WordPress Sites Seen Spreading Malware via Fake DDoS Pages

Distributed denial of service (DDoS) attacks is a common frustration for internet users when looking to access their favorite online resources. Upon visiting such a resource the visitor may see a page stating that the page they want to visit is currently unavailable due to DDoS attempts flooding the web server with garbage traffic. For example, such a page is generated by DDoS protection services like Cloudflare. Now, hackers have weaponized these pages to spread malware.

 Normally, such a page will ask the user to perform a check or skill test to ascertain if the user is a bot or not.

However, according to a recent blog post by security firm Sucuri, a recent surge in JavaScript injections targeting WordPress sites has resulted in fake DDoS prevent prompts which lead victims to download remote access trojan malware.

wordpress fake-ddos protection pages spread malware

These JavaScript injections generate a fake Cloudflare DDoS protection popup. It is hoped, by the attacker, that the user will not think twice about interacting with the page as such protection is now commonplace.

The prompt, rather than proving the user is human, downloads a .iso file. This file type also referred to as a .iso image, was developed to make an exact copy of a DVD or Blue Ray disk and is often used as a handy method to distribute operating systems.

Being able to store large amounts of data, hackers soon twigged that a .iso file can make for a great malware delivery tool.

Once the .iso file is downloaded, the webpage will then prompt the visitor to open the downloaded file to get a verification code to access the webpage.

This is all a charade as opening the downloaded file begins the attack chain in earnest. It is this file that contains the malware payloads, which include RacoonStealer and NetSupport RAT.

Before looking at the malware in terms of defending against this threat, Sucuri advises that website owners take the following mitigation steps:

  • Keep all software on your website up to date
  • Use strong passwords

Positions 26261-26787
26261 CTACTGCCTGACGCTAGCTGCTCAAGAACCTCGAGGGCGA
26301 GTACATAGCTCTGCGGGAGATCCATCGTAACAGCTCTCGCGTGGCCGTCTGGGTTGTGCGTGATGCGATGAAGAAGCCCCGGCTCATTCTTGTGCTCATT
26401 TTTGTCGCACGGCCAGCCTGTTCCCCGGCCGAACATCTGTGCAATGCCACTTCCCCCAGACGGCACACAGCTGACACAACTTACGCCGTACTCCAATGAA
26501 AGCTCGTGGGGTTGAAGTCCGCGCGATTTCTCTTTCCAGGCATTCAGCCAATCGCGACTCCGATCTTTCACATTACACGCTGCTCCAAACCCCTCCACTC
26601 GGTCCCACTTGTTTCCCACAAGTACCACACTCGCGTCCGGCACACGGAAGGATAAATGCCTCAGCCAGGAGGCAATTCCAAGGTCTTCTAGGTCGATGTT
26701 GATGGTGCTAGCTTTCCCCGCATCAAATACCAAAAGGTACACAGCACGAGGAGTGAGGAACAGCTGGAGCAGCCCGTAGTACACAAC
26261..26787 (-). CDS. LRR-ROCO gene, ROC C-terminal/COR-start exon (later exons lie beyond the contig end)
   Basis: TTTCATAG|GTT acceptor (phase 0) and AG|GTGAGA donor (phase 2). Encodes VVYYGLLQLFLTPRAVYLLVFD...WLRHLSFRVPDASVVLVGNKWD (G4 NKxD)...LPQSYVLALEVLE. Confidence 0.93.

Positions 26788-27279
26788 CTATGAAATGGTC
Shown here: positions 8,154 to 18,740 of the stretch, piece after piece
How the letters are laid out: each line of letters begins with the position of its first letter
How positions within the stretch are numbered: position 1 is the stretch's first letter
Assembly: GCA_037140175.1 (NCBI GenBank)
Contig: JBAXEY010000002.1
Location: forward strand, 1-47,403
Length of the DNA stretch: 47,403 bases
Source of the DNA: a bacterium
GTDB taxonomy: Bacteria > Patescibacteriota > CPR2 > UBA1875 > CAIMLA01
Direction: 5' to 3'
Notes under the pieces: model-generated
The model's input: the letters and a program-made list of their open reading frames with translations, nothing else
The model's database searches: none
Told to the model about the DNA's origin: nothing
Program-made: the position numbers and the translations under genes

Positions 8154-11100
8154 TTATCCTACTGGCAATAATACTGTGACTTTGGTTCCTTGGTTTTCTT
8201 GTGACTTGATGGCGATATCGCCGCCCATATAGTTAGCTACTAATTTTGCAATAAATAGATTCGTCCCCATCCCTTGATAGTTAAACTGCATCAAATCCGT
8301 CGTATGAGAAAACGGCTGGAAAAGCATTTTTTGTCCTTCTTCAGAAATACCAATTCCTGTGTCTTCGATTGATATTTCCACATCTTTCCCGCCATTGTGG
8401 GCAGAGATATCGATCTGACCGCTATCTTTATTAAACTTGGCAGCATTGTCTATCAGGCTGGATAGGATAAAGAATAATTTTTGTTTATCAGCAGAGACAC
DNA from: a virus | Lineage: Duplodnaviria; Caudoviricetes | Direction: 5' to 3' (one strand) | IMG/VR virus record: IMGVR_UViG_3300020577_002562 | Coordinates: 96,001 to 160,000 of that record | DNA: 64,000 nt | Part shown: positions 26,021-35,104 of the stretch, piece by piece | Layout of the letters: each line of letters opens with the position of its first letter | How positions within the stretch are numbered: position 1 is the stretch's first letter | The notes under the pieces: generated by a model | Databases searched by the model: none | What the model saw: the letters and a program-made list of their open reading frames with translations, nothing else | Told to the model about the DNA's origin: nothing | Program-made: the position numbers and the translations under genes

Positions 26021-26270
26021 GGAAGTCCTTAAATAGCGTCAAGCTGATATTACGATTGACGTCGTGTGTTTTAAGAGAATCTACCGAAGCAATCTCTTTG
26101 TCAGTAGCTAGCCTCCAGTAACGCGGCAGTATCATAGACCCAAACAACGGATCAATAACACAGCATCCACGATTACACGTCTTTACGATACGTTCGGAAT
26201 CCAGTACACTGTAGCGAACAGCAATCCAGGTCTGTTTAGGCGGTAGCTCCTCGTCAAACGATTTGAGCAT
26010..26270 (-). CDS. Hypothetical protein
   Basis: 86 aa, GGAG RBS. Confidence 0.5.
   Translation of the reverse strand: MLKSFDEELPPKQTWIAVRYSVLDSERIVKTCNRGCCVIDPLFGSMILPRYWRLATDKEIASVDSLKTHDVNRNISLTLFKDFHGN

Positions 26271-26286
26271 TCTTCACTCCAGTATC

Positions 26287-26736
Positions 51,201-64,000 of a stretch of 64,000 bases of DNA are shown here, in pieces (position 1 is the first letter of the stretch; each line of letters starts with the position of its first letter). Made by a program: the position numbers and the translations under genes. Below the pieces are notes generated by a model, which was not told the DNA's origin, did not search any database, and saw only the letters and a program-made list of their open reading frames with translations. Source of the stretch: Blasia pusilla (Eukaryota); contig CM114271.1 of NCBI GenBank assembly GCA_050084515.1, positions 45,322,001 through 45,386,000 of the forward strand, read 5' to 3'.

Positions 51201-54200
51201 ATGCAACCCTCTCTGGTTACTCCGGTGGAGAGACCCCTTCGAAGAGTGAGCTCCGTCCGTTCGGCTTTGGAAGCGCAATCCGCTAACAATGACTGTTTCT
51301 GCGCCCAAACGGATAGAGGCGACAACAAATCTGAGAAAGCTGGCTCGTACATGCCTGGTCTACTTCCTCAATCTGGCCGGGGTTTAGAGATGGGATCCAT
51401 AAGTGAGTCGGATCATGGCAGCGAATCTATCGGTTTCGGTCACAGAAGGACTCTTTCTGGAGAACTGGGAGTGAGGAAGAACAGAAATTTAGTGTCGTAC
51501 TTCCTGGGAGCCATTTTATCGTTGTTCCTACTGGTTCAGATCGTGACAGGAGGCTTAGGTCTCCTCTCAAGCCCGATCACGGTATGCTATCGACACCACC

• Use 2FA on your administrative panel
  • Place your website behind a firewall service
  • Employ file integrity monitoring

As for those visiting websites, the following mitigation strategies are suggested:

  • Make sure your computer is running a robust antivirus program
  • Place 2FA on all important logins (such as your bank, social media)
  • Practice good browsing habits; don’t open strange files!
  • Keep your browser and all software on your computer updated/patched
  • Use a script blocker in your browser if you are willing to loose functionality when viewing websites

The Malware Payloads

For a period Racoon Stealer activity seemed to drop off the map but in June 2022 version 2 of the malware made waves. In summary the malware is capable of stealing of data such as passwords, cookies, and autofill data from browsers.

Raccoon stealers also supports the ability to steal from all cryptocurrency wallets. ZScaler summarised the new version as follows,

“Raccoon v2 is an information stealing malware that was first seen on 2022-07-03. The malware is written in C and assembly.
Though we noticed a few new features in the newer variant as mentioned below, the data stealing mechanism is still the same as is seen in its predecessor:

  • Base64 + RC4 encryption scheme for all string literals
  • Dynamic Loading Of WinAPI Functions
  • Discarded the dependence on Telegram API

We have noticed a significant change in the way list of command and control servers is obtained. The Raccoon Malware v1 was seen abusing the Telegram network to fetch the list of command and control servers, whereas the newer variant has abandoned the use of Telegram. Instead, they use a hardcoded IP address of a threat-actor-controlled server to fetch the list of command and control servers from where the next stage payload (mostly DLLs) is downloaded.”

With regards to NetSupport RAT, the program is a legitimate software tool which can be used by IT admin and support staff to grant access to other machines remotely.

Such a tool is a godsend when looking to troubleshoot IT issues across vast distances without the need for professional to be in front of the troublesome machine.

That being said, hackers have turned the legitimate tool into a piece of malware which allows the attacker remote access to the victims machine.

In the past, malicious versions of NetSupport were seen being distributed via bogus NortonLifeLock documents via a malicious Word document.

It is clear that the attackers in this latest campaign have crafted a dangerous delivery method for the malware strains covered above. Attacks on legitimate websites to spread malware pose reputational damage to the website owners and real damage to visitors to those websites.

If you administer or own a Wordpress website implementing the mitigation strategies listed by Sucuri is highly advised.

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About the author:

Karolis Liucveikis

Karolis Liucveikis - experienced software engineer, passionate about behavioral analysis of malicious apps.

Author and general operator of PCrisk's "Removal Guides" section. Co-researcher working alongside Tomas to discover the latest threats and global trends in the cyber security world. Karolis has experience of over five years working in this branch. He attended KTU University and graduated with a degree in Software Development in 2017. Extremely passionate about technical aspects and behavior of various malicious applications. Contact Karolis Liucveikis.

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